The court-appointed fee examiner monitoring Detroit’s bankruptcy advisers will have plenty to cover in his first report next month.

The city has paid out nearly $42 million in restructuring-related adviser fees so far in the Chapter 9 case, according to a tally provided to The Am Law Daily on Thursday by Detroit emergency manager Kevyn Orr’s office. The list of those being paid includes 41 advisers, 10 of them law firms, that are in line to ultimately earn a collective total of more than $89.3 million under their existing contracts.

Of the fees the city has paid out to date, Jones Day has received $17.3 million—40 percent of the overall total—according to the document provided by Orr’s office. Nearly $2 million more in outstanding invoices submitted by the Am Law 100 firm have yet to be paid.

The formal terms of Jones Day’s assignment have shifted substantially since it was hired as the city’s lead restructuring counsel in March 2013, four months before Detroit became the largest municipality to seek Chapter 9 bankruptcy protection in U.S. history. The initial $3.35 million, six-month contract approved by Detroit’s city council was later revised upward to $18 million. That pact became void when the city filed for bankruptcy in July, Orr spokesman Bill Nowling said via email Thursday.

In a footnote, the document detailing the advisory fees paid so far describes Jones Day’s work as not being subject to a contract maximum. Nowling said the provision reflects the fact that the city does not disclose its legal strategy, and setting a budget for litigators and attorneys “is part of that legal strategy.” At this point, Nowling said, Jones Day’s only fee-related obligation is to clear what it earns through fee examiner Robert Fishman.

Fishman has been racking up some bills of his own since taking on the monitor job in August, according to court filings. He and his Chicago-based firm, Shaw Fishman Glantz & Towbin, have requested $165,020 for work on the case between September and November, those filings show. Fishman is due to submit his first report Feb. 4.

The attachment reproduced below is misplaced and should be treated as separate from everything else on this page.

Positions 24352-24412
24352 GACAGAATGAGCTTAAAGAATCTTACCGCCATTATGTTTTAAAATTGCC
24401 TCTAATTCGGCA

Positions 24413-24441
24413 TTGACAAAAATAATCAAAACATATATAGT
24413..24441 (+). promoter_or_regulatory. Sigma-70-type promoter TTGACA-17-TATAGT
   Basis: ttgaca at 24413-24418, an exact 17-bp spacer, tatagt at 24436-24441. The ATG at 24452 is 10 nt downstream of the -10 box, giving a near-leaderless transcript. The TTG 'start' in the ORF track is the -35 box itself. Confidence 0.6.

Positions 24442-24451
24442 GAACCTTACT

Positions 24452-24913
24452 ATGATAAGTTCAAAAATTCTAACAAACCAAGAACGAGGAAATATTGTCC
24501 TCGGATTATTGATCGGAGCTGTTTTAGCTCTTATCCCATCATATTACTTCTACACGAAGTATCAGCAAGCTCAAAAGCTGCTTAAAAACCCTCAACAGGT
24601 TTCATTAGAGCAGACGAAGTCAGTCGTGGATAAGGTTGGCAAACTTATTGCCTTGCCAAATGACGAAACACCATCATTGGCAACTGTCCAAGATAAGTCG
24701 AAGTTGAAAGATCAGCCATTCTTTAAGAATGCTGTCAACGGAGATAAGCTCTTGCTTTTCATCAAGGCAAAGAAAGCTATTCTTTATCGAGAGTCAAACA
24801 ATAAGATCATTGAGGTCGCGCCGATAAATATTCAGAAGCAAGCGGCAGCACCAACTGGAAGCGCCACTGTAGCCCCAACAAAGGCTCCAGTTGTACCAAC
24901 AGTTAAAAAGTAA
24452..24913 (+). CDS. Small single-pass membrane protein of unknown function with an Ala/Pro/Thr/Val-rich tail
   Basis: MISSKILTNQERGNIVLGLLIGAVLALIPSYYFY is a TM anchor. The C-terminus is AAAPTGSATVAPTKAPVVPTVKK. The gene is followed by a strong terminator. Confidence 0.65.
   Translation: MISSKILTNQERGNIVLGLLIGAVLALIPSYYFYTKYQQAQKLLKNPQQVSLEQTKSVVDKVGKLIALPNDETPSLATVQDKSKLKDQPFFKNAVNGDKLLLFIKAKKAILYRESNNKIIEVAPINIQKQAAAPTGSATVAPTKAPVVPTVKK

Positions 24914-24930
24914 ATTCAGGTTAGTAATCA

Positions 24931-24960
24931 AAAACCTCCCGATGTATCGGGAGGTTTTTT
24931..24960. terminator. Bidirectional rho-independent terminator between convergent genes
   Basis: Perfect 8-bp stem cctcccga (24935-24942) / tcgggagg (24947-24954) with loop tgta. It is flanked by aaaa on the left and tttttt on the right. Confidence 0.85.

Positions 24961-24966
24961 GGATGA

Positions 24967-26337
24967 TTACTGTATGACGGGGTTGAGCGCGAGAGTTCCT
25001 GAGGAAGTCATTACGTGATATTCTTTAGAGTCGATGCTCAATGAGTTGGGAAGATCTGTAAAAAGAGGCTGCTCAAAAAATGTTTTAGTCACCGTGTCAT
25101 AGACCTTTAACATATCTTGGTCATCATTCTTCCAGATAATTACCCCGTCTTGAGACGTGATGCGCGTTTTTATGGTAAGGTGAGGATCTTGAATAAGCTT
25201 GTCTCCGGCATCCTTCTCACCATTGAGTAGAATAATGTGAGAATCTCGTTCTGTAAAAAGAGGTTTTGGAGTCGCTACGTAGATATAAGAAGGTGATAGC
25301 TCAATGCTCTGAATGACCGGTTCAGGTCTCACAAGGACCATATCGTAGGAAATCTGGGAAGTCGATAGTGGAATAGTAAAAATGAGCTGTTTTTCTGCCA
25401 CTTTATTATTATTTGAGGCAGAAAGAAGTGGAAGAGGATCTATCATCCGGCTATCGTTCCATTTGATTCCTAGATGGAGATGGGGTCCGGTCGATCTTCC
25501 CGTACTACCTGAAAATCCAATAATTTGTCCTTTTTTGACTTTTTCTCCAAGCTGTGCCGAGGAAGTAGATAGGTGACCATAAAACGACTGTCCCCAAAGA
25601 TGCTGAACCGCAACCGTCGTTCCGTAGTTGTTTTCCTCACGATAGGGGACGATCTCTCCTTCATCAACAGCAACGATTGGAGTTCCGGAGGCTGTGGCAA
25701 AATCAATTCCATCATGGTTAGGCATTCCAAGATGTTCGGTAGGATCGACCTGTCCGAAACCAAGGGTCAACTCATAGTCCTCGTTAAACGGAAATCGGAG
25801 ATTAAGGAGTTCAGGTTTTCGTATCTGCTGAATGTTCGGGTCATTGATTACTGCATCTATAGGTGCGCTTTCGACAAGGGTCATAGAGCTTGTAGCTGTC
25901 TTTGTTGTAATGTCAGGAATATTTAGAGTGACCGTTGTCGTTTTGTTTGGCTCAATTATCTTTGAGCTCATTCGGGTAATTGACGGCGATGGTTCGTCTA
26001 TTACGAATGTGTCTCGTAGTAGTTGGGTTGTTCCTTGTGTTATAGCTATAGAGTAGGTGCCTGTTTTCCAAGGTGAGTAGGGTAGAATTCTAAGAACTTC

Other law firms playing roles in the Detroit bankruptcy (and the fees they have earned so far) include labor and employment counsel Butzel Long ($292,833); Foley & Lardner ($340,174); conflicts counsel Pepper Hamilton ($594,633); and retiree committee counsel Dentons ($3.2 million).

Detroit-based Miller, Canfield, Paddock & Stone is also advising the city under two contracts: one covering collective bargaining advice that is capped at $750,000, and another encompassing restructuring-related issues that is capped at $1.2 million. So far, no payments to Miller Canfield have been recorded in the chart.

U.S. Bankruptcy Judge Steven Rhodes, who is overseeing the Chapter 9 case and has set a March 1 deadline for the city to come up with a plan to steer itself out of bankruptcy, surprised the city’s advisers last week by rejecting a $165 million settlement request that would have paid off a 2005 debt deal between the city and UBS and Bank of America Merrill Lynch. According to the Detroit Free Press, Rhodes said in court that he would “not participate in or permit the city to perpetuate the very kind of hasty and imprudent financial decisionmaking” that led to the original deal, and directed the parties to reach a new agreement.

Separately, a settlement is in the works that would protect both city retirees and the Detroit Institute of Arts’ collection. The Free Press has more on the proposal, which Michigan Gov. Rick Snyder backed Wednesday with a pledge of $350 million.